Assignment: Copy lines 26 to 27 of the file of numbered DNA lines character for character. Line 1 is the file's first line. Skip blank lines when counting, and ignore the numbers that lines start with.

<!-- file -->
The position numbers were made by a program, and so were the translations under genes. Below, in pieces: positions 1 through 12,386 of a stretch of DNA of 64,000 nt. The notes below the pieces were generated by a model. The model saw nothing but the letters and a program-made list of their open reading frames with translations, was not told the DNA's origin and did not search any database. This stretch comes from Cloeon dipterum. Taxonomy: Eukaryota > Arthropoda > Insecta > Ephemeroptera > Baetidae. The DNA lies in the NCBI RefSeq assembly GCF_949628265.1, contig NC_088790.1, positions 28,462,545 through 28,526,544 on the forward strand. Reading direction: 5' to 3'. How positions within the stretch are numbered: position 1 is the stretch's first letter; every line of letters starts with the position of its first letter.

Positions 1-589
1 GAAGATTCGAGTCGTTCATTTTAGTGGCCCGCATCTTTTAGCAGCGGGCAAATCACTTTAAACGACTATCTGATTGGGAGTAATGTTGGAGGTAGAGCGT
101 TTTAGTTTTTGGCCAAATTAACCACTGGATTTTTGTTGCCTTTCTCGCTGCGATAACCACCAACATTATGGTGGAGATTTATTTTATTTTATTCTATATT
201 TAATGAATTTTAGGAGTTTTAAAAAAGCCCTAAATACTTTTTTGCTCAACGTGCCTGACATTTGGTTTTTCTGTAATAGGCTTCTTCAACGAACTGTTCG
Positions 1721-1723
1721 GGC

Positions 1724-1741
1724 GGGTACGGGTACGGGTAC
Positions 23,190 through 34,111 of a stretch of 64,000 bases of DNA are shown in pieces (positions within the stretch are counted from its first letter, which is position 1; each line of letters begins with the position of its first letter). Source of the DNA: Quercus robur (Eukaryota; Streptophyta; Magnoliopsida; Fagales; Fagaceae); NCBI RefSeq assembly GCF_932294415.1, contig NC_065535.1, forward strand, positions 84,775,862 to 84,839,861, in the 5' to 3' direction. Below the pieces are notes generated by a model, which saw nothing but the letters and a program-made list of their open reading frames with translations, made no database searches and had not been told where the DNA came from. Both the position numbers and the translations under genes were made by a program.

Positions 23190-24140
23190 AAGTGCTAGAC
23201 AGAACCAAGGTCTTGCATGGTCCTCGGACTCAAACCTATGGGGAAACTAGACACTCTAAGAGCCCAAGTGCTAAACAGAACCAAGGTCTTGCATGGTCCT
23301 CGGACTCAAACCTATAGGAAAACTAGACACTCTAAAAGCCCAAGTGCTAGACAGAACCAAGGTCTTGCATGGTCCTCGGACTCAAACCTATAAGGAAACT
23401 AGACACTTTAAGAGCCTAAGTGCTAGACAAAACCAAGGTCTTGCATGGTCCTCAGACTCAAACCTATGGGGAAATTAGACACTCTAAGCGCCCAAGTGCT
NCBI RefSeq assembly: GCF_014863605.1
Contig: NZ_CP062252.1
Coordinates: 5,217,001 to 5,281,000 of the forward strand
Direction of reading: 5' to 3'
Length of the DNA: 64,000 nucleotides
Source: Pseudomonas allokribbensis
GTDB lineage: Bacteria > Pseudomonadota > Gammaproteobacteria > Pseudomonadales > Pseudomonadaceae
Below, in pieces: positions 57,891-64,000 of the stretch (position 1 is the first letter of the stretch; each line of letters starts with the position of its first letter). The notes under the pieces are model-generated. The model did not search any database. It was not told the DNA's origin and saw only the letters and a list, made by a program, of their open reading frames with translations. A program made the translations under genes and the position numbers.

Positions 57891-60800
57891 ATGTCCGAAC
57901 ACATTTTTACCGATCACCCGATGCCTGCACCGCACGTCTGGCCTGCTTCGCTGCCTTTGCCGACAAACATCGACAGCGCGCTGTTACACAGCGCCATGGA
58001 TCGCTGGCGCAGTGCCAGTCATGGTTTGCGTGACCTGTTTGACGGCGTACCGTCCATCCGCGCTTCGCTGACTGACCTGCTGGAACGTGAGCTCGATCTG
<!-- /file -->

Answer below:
57901 ACATTTTTACCGATCACCCGATGCCTGCACCGCACGTCTGGCCTGCTTCGCTGCCTTTGCCGACAAACATCGACAGCGCGCTGTTACACAGCGCCATGGA
58001 TCGCTGGCGCAGTGCCAGTCATGGTTTGCGTGACCTGTTTGACGGCGTACCGTCCATCCGCGCTTCGCTGACTGACCTGCTGGAACGTGAGCTCGATCTG